Eroding the divide between 'able' and 'disabled' with atypical play
Theater director David Bradley has a long history of making theater that crosses boundaries. But in "A Fierce Kind of Love," a new play produced by the Temple University Institute on Disabilities, about Pennsylvania's 60-year-old intellectual disabilities rights movement, Bradley found himself crossing even more.
For one thing, the Temple institute isn't an arts organization. "So they're working in a new way," Bradley says. "They're being brave to step into a new way of exploring the disabilities community."
For another, the cast blends professional actors with nonprofessional actors who have intellectual disabilities.
Simply being people
That blending of pros and newbies is not a first for Bradley, who began his career that way. "Right out of college, I founded the Open Door Theater with friends of mine," he says. "We worked in rural communities in Pennsylvania. We'd be in residence in these small towns, both doing our own work and doing work with people in the community. That's always been something I've loved in doing theater."
But he continues to pay it forward in "Fierce Kind of Love," where four cast members are community performers with dual roles — telling their own stories as well as playing the role of important figures in the movement. In what might be a first for some theater-goers, cast members interact directly with the audience, starting from the moment they introduce themselves. "I love their bravery and commitment," Bradley says.
The cast is diverse — and the producers support an audience that reflects that same diversity. "We have cast members with intellectual disabilities and those who are typically developing," Bradley says. "The age range spans some 40 years. Cast members are of different races. There's a beautiful range of bodies in this cast. There will be three ASL interpreters, and audience members who are deaf. There will be audience members who might move in wheelchairs."
Bradley points out, it's this interaction that creates an entirely different stripe of theater. The play isn't about people playing characters; it's about the characters simply being the people.
"There's lots of different kinds of performance, and it's interesting to work in all of them," he says. "There are plays where actors inhabit the characters, and you're trying to create the full illusion that this world exists — like a play I'm doing in the fall. But in this play, we're telling stories that come from real people who are activists in the disability community. The fundamental principle is that the cast is themselves. Here, the world of the play is that we're all in this room together. In that sense it becomes a communal, shared space for stories and for learning about each other and creating empathy."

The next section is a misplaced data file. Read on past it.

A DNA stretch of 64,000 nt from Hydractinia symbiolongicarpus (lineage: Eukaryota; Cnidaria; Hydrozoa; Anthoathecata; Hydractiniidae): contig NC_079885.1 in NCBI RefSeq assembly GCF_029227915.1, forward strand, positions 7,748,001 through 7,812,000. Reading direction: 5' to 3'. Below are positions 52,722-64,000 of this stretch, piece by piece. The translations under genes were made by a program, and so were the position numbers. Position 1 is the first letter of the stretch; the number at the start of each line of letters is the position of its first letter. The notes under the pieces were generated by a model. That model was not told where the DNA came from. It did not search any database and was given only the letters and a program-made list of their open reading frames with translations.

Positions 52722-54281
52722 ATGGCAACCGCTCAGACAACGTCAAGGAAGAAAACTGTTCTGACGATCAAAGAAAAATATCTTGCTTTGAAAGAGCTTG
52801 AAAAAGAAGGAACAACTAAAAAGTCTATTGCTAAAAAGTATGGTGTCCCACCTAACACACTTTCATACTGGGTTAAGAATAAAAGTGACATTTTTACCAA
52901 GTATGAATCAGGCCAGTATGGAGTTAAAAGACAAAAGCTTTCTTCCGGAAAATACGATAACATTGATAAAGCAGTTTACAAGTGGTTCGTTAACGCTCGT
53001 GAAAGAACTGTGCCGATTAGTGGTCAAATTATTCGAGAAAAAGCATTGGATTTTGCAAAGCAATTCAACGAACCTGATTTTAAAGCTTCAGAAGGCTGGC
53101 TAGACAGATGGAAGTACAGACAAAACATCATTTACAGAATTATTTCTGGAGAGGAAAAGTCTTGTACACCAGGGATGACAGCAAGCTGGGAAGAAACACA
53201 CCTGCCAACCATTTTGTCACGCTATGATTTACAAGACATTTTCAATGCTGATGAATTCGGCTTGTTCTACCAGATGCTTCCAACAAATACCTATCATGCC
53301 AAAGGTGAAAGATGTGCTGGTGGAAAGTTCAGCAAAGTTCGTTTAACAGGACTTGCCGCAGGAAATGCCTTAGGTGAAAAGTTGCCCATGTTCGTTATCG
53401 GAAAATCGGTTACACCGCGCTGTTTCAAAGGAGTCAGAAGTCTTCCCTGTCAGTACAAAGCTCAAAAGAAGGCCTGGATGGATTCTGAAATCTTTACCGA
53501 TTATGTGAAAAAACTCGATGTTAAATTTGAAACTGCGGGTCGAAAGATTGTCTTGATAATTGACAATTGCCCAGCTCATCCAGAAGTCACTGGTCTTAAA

A continuum of ability
Bradley then crosses one more boundary — or perhaps shows that there's not really a boundary at all — from theater making to humanity making, as he recalls a line from a Mary Oliver poem "The Summer Day":
"I don't know exactly what a prayer is.
But I do know how to pay attention ..."
"This asks people to pay attention," he says. "It's an event that says 'We're all here.' It looks at the range of humans that are around us all the time .... There are lots of opportunities for connecting and for paying attention — for seeing that there's a continuum of humanity.
"We're all on a continuum of ability. Society likes to make divisions about typically developing people, but there are always things some people can do and others can't do. That woke up in me in a new way. We privilege independence, and independence is great. And being able to solve the problem by yourself is great. But, as [playwright Suli Holum] writes in the play, 'You can't do this life alone. No one ever has.' "
True words for all of us, no matter our abilities.